Managing AI Bias

So, how do we deal with these issues? There are three possible ways to do this

Create a thorough process regarding the collection and management of data to train machine learning.
Provide tools to analyze and diagnose how the model is working.
Provide training and education for deploying products that use machine learning.
These problems have been there before, but what’s new is that humans don’t do statistical analysis anymore. It is done by machines, and the models produced by those machines are too complex and large for humans to analyze.

While “model transparency” is often raised as a concern about bias, it’s not just a matter of “there is a bias.

More than that, it’s the fact that it’s difficult to discern if there is a bias.

This is fundamentally different from previous organizational decision-making processes and automation that had clear, logical steps that could be audited.

The idea of being able to understand or audit how decision-making works in an existing system or organization may be right in theory, but wrong in the real world.

It’s not easy to audit how decisions are made in a large organization. There may be a formal process for decision making, but it’s unlikely that the people inside actually follow that process every day. We don’t make decisions in a clear, logical, or even systematic way.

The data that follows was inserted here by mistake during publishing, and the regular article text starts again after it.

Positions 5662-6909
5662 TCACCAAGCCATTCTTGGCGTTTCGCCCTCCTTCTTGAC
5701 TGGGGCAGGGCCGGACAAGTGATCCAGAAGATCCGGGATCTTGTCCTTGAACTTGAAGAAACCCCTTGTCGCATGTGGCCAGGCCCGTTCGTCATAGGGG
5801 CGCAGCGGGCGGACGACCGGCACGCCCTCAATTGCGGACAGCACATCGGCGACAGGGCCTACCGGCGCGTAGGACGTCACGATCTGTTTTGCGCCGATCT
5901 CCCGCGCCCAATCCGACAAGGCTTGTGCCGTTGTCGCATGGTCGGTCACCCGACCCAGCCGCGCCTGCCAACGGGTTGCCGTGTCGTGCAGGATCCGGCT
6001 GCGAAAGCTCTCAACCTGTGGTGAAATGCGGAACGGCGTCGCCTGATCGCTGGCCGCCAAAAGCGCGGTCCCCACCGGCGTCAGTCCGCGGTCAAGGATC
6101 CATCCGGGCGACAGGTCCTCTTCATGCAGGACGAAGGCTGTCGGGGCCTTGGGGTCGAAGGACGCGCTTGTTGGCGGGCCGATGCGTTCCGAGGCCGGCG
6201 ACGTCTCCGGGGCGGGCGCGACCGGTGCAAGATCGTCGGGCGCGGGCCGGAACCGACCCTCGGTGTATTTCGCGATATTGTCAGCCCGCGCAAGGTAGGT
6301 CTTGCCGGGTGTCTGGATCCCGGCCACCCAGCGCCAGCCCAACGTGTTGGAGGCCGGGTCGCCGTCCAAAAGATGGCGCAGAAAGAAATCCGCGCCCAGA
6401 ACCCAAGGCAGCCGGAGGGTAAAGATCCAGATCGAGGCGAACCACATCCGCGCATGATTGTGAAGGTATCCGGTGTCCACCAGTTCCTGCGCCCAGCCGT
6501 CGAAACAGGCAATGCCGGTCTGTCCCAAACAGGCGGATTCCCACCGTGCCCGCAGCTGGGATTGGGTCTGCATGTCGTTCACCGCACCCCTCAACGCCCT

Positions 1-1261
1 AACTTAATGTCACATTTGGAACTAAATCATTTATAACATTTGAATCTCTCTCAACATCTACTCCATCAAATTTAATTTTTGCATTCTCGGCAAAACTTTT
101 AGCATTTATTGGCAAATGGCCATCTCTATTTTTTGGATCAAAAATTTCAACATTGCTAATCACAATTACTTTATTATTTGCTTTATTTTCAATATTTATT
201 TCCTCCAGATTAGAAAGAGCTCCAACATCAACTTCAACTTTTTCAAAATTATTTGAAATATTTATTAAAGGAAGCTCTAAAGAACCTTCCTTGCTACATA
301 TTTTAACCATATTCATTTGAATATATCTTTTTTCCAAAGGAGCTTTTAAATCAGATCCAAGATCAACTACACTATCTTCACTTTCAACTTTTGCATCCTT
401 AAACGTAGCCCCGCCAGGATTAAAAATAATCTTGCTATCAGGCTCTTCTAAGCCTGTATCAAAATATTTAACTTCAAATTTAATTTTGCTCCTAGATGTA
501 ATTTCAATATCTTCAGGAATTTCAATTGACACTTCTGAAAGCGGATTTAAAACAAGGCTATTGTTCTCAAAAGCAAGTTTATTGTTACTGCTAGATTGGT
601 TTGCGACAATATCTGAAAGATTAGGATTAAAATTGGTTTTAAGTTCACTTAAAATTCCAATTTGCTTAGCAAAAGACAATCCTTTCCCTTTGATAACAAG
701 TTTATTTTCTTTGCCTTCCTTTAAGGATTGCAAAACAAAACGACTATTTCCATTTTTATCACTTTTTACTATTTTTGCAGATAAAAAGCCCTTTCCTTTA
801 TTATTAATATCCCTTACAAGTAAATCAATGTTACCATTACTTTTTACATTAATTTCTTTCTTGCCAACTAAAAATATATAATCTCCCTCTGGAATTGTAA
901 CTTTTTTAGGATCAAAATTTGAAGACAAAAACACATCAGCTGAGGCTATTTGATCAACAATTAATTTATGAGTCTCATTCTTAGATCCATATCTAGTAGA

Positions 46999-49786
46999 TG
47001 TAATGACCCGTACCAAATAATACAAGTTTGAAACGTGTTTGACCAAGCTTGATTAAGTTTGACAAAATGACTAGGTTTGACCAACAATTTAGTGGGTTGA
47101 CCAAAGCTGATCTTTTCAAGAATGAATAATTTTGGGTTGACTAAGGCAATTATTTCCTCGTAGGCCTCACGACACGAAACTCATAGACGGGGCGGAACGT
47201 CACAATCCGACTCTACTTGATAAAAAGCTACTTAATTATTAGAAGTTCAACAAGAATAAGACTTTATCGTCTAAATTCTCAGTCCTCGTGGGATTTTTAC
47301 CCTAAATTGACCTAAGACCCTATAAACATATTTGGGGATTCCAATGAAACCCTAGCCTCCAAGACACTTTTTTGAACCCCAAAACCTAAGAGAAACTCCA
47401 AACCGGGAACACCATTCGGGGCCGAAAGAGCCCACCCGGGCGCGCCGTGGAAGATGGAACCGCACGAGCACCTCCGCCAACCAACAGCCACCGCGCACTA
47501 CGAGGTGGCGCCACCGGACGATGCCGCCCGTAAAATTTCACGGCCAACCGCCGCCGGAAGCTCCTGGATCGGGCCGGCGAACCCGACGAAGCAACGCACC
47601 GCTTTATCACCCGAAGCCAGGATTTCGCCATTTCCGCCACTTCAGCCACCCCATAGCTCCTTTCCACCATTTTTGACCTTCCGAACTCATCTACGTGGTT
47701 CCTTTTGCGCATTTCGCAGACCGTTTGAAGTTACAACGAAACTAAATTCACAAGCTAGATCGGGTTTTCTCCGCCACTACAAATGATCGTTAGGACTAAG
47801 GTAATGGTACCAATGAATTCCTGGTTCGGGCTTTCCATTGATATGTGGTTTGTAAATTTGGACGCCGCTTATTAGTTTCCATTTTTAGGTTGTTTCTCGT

Even humans are black boxes. If you put that together with thousands of people in an organization, the problem is compounded and multiplied.

It’s easy to say that a system, an organization or a human being, follows rules backed by clear logic that you can audit, understand, and make changes to. But we know that this is not the case in the past. This is Gosplan (National Planning Commission of the former Soviet Union, Five-Year Plan for the National Economy. It’s the same with the superstition of

On a simpler level, it’s the same problem as the endless number of drivers who follow outdated car navigation maps and end up in the river. Of course, the maps used there should be constantly up to date. But to what extent does TomTom (the company that makes the car navigation system) have to shoulder the responsibility for your car floating in the river?

The problem of AI bias, which is often complained about by top researchers at universities and research institutions, is somewhat easy to understand.

The biggest threat, however, would be for technology consulting firms and software vendors to take the components, libraries, and tools made in the open source world and use them without understanding them, sell them to unsophisticated people who would buy them without questioning them if they were marked “AI”, and then give them to minimum wage employees who will tell them to do whatever the system says.

This isn’t a particular problem for AI. This kind of problem has existed before, even in the era of database-based systems. And it’s not even a software issue. This is actually a human problem.